What instance (node) type and size should be used in an Auto Scaling group? That depends on the workload patterns. Instances should have a combination of CPUs and memory that meets the needs of workloads without leaving resources unused.

When creating an Auto Scaling group, you have to specify a number of parameters, including the minimum and maximum number of instances to have in the clusters, and a criterion for triggering adding or removing an instance from the cluster. The choice of parameter values will determine the cost of running the cluster.

The minimum number of instances should be enough to meet the base application load, but not have too much unused capacity. A single instance configured to meet these low-end needs may seem like the optimal choice for the instance type, but that’s not necessarily the case. In addition to thinking about the minimum resources required, you should consider the optimal increment for adding instances.

For example, a t3.xlarge with four virtual CPUs and 16GB of memory may be a good fit for the minimum resources needed in a cluster. When the workload exceeds the thresholds set for adding an instance, such as CPU utilization exceeding 90% for more than three minutes, another instance of the same time is added to the cluster. In this case, another t3.xlarge would be added. If the marginal workload that triggered the addition of a server isn’t enough to utilize all the CPUs and memory, the customer will be paying for unutilized capacity. In this case, a t3.large with two virtual CPUs and 8GB may be a better option. The minimum number of instances can be set to two to meet the base load.

Scaling is Difficult

Manually monitoring network resource utilization is a continuous, time consuming process, and forecasting the need to scale up or scale out is computationally complex.

Within most organizations, these challenges are addressed across a continuum of strategy sophistication:

  1. Manual Scaling – Your IT Operations organization analyzes utilization and cost metrics periodically and scales workload resources based on peak and average demands. When a utilization threshold is crossed, monitoring tools notify your team—or performance degradation is noticed—and they reactively scale the workload’s resources.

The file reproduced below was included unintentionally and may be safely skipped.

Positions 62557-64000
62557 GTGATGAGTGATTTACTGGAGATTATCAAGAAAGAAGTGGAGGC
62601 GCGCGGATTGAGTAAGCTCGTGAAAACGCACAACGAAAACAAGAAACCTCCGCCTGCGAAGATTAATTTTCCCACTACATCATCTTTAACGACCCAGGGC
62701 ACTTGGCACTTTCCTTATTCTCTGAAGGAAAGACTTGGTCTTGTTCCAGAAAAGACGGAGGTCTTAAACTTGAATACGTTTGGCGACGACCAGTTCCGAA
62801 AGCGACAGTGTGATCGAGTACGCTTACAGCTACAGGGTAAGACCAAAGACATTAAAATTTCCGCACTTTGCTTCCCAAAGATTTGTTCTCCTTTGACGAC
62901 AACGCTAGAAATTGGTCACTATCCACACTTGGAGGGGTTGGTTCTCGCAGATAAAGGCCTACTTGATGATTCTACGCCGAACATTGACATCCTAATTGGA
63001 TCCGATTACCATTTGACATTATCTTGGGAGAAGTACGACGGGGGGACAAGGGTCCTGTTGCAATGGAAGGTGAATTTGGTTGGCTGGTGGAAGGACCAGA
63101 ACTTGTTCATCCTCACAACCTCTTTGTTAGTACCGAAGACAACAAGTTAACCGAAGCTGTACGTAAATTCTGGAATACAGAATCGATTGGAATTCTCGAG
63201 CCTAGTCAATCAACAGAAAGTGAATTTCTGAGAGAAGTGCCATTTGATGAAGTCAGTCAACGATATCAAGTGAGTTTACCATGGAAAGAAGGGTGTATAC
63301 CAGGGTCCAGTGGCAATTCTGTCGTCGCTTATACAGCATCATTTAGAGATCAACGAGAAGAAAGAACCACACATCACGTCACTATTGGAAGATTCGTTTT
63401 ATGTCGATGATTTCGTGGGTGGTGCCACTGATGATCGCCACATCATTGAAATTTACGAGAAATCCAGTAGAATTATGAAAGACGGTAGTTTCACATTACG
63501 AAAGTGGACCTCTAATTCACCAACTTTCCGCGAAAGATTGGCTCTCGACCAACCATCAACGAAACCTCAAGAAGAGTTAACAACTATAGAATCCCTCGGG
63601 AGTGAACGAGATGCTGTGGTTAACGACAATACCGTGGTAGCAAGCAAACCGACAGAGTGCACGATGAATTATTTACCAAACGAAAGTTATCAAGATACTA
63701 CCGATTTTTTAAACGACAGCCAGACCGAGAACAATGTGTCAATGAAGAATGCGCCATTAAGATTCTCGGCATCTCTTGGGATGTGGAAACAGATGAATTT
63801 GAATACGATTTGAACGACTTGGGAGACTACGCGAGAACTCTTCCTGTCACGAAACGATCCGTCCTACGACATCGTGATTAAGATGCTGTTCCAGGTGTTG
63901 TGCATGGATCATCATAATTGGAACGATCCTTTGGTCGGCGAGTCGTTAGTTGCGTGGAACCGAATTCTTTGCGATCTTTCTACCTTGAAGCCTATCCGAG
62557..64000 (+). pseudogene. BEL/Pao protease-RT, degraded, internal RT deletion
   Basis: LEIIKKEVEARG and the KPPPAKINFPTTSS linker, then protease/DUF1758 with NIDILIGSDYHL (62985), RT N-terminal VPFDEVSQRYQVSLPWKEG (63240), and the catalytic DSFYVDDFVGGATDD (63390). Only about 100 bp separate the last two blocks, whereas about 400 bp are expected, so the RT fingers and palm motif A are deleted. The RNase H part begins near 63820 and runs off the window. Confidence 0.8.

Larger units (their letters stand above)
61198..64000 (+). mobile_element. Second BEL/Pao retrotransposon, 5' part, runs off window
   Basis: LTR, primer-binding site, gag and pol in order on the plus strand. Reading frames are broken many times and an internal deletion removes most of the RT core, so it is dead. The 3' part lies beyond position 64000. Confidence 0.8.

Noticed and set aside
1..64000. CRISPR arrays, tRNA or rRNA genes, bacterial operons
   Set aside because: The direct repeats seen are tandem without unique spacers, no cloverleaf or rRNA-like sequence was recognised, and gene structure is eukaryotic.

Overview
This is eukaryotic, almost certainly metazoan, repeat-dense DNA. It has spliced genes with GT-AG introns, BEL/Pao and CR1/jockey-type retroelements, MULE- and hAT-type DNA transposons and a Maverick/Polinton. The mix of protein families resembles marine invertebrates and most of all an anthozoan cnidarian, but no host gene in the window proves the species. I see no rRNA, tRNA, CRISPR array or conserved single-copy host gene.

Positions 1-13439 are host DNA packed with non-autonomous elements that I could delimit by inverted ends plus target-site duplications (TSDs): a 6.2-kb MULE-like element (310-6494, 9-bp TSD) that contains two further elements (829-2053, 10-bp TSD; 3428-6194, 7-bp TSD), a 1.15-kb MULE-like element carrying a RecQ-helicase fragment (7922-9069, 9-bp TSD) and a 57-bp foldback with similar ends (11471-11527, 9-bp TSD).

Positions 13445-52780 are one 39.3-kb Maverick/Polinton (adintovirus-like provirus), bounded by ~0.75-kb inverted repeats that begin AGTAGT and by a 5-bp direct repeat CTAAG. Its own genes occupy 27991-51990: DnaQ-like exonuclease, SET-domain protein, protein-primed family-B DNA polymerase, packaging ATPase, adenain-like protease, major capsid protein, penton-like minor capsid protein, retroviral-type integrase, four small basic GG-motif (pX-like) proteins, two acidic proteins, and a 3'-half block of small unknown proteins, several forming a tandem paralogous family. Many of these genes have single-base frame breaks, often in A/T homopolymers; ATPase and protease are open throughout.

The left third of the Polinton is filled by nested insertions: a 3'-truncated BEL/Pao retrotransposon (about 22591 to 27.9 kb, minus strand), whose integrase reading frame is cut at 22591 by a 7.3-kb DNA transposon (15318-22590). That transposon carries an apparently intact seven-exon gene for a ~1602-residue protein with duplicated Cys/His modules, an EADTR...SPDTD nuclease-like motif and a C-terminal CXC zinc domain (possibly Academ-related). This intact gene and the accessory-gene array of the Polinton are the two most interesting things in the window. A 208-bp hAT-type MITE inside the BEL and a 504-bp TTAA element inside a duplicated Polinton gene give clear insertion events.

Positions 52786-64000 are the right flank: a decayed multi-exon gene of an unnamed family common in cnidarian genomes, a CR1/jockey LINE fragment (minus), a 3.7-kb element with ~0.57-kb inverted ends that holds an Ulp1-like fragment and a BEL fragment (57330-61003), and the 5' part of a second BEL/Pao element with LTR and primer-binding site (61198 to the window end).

2. Autoscaling – IT Operations leverages IaaS autoscaling capabilities to supplement manual instance selection and sizing with built-in infrastructure ability to automatically increase capacity on demand. Availability, cost, or a balance of both drive autoscaling parameters, but significant cost and performance benefits are usually left on the table as this strategy is still fundamentally reactive.
  3. First-Generation Resource Optimization – Your IT Operations organization leverages an analysis tool to parse utilization metrics from your infrastructure to generate policy-based optimization recommendations. Infrastructure scaling and autoscaling parameters are still orchestrated manually, but are occasionally proactively optimized based on the results of algorithmic analysis.
  4. Next-Generation Resource Optimization – Scaling and autoscaling parameters are linked to and driven by a cloud infrastructure optimization and management solution that leverages machine intelligence to continuously and proactively select the optimal combination of resources for each of your workloads based on utilization, policy and the cost, performance, and technical capabilities of the entire public cloud service catalog. This continuous optimization (CO) delivers a perfect, ongoing balance of cost and performance.

What are the Risks of Improper Cloud Scaling?

At enterprise scale—when scaling is applied across many workloads—the stakes can be quite high:

  • Scaling capacity up or out beyond actual resource utilization results in overspend on unused infrastructure services when load is not at peak
  • Scaling capacity up or out based on average utilization creates overspend when demand is low, and puts workload performance at risk when traffic spikes

Managing Auto Scaling with Densify

Densify enables managers of large autoscaling infrastructures to optimize performance and spend. Our machine learning analyzes the loads across all your Auto Scaling group nodes and generates recommendations for node type and sizing to better match the entire autoscaling group to the evolving demands of the workload running within. Densify also recommends changes to the minimum and maximum settings for autoscaling to better reflect actual realized demand patterns of your workload.

Get a demo of Densify today and see how your team can leverage our recommendations to optimize and efficiently and prudently manage your autoscaling cloud infrastructure.